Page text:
Coronal mass ejections (CME), billion-ton solar plasma eruptions moving toward the Earth at up to 2500 kilometers per second, can cause extensive and expensive disruption by damaging power, satellite and communication networks. A UK consortium is proposing an operational mission, called Carrington-L5, to give a five-day warning of hazardous solar activity that could inflict severe damage to our infrastructure. The mission concept will be presented at the National Astronomy Meeting in Llandudno by Dr. Markos Trichas of Airbus Defence and Space (UK).
In response to the UK government adding solar storms to the National Risk Register of Civil Emergencies in 2011, the Met Office Space Weather Operations Centre (MOSWOC) was created to protect the country from the serious threats posed by space weather events. Current warnings of CME arrival at Earth use facilities like SOHO, STEREO and SDO. However, none of these are designed to provide 24/7 data, necessary for accurate and timely forecasts and all the spacecraft are ageing rapidly, with some of them having spent more than two decades in space. More importantly, STEREO, which provided essential data for early warnings, is now behind the Sun and is unable to communicate any data back to Earth. With the current spacecraft configuration, the accuracy of CME arrival time forecasts has been significantly degraded.
The goal of the consortium is to replace data provided by the STEREO satellites, through a new mission capable of providing continuous data from a stable orbit, necessary for the Met Office to provide five-day forecasts and increase the accuracy of CME arrival forecasts. The proposed Carrington-L5 mission is named after the British scientist who monitored the strongest geomagnetic storm on record, the event of 1859. To provide the necessary warning time, Carrington-L5 will utilize a gravitational balance point, known as L5, which would allow it to trail the Earth in its orbit around the Sun by about 150 million kilometers. From this perspective, the spacecraft would have a view of what’s happening on the surface of the Sun several days in advance of when an active area spins round towards Earth.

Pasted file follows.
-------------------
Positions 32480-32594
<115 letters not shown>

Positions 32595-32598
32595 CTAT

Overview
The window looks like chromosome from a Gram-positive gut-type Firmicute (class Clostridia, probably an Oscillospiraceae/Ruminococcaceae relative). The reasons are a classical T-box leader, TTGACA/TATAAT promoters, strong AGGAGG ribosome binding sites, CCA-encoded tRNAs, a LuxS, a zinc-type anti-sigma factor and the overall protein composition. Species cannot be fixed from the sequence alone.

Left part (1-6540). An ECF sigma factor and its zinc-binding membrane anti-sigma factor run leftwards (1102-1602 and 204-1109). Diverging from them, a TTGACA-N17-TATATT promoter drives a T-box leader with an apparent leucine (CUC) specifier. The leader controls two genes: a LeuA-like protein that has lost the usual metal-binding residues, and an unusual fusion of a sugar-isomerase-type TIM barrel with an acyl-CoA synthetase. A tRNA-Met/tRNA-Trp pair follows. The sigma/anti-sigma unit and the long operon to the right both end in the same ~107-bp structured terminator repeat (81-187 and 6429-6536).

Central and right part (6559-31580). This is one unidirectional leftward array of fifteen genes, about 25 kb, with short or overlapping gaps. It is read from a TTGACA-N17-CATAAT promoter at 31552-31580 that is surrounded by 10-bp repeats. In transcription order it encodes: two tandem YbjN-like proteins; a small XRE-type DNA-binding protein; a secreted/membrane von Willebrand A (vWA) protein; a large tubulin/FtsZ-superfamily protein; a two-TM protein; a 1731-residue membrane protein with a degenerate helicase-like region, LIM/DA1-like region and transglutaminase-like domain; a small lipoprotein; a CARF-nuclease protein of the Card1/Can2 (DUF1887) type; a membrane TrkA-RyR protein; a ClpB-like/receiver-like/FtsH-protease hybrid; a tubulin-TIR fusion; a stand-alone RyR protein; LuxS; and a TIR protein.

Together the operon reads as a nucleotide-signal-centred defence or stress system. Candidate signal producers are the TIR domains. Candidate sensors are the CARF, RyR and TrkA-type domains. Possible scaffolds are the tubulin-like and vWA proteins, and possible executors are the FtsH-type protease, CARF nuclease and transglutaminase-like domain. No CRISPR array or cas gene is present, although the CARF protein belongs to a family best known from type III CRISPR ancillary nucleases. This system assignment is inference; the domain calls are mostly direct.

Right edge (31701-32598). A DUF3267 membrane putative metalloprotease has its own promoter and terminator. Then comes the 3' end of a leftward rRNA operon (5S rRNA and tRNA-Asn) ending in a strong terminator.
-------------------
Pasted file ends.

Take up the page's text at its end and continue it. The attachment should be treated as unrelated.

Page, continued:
The Carrington-L5 mission concept study is led by Airbus Defence and Space (UK), in collaboration with the Met Office, Mullard Space Science Laboratory, Rutherford Appleton Laboratory and Imperial College London. The proposed mission will reuse systems developed by Airbus for previous space missions, in order to minimize the cost. It will carry all instruments identified by MOSWOC as critical, and will be able to operate for at least a decade even under extreme space weather conditions.
“Within the UK, we have the heritage and experience to create this mission on a relatively short timescale and at a low overall cost,” said Trichas. “All components we are planning to use for the Carrington-L5 spacecraft and payload have flown before or are in an advanced stage of development. This will minimize the cost of procurement and massively increase the benefits to our economy while allowing the growth of the UK space industry.”